Ibn Khaldun was born on May 27, 1332, in Tunis. His family, of southern Arabian origin, settled in Seville after the Moslem conquest of Spain and distinguished themselves in the political and intellectual life of the city. Shortly before the Christian reconquest they left and eventually settled in Tunis. Ibn Khaldun always felt attached to the cultural tradition of Moslem Spain.
Growing up in Tunis, Ibn Khaldun studied the traditional religious sciences including law according to the Maliki school as well as the rational sciences. He also was trained in the arts necessary for a career in government. Among his teachers, he was most impressed by al-Abili, who came to Tunis in 1347 and introduced him to philosophy.
In 1352 the Hafsid ruler of Tunis gave Ibn Khaldun a minor position in the chancery, but he left soon to join al-Abili, who had returned to Fez. During his stay in Fez (1354-1362) Ibn Khaldun pursued his scholarly interests and was actively involved in the political life at the Merinid court. Suspected of plotting against the ruler, he was imprisoned in 1357 for 22 months. Under a later ruler he again held high positions but became discouraged by court intrigues.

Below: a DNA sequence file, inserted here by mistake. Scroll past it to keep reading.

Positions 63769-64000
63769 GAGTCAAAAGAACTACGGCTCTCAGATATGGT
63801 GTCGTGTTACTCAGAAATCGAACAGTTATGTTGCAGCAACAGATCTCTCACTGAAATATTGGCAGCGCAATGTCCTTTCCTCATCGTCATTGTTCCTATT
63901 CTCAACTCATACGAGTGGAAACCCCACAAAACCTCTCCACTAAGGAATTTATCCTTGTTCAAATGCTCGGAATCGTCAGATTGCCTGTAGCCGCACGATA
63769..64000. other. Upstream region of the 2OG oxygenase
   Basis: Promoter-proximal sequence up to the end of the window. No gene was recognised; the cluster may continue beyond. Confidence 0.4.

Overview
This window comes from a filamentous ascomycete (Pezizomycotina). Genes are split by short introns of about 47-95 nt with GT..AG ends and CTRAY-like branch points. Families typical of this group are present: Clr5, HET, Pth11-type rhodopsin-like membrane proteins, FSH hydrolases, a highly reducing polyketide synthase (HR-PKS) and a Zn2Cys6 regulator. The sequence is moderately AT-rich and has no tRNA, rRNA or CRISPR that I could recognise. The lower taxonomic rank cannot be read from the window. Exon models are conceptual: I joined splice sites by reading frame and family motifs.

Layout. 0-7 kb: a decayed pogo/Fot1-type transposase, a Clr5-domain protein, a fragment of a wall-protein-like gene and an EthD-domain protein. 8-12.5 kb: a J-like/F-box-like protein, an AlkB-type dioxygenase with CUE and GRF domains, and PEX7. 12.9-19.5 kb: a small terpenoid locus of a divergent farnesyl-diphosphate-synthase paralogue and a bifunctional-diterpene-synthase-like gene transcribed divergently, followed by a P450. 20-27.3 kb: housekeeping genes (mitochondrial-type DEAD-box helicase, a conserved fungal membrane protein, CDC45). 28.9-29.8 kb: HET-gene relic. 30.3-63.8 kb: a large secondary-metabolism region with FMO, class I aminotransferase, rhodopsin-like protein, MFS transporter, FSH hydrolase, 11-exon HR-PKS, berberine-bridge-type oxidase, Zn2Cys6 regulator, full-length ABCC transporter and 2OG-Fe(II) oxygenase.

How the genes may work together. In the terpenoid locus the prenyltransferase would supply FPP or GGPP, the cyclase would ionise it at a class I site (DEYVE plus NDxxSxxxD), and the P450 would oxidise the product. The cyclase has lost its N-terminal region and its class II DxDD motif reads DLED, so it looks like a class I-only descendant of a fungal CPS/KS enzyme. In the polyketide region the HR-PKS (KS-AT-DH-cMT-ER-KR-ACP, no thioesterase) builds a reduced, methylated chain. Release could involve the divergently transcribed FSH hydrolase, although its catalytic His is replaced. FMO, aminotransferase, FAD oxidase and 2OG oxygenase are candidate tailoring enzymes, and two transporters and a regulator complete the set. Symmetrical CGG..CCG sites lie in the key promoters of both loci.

Prevented by the Merinid court from joining the rival court at Tlemcen, Ibn Khaldun turned to Granada, where he was accorded a royal welcome by the young ruler, Muhammad V, and his vizier, Ibn al-Khatib, an outstanding man of letters, whose friendship he had gained during Ibn al-Khatib's exile in Fez. In 1364 Muhammad V sent Ibn Khaldun to Seville on a mission to Pedro I, King of Castile. Ibn Khaldun declined an offer of Pedro to have his ancestors' possessions reinstated if he would enter royal service. Ibn... [continues]
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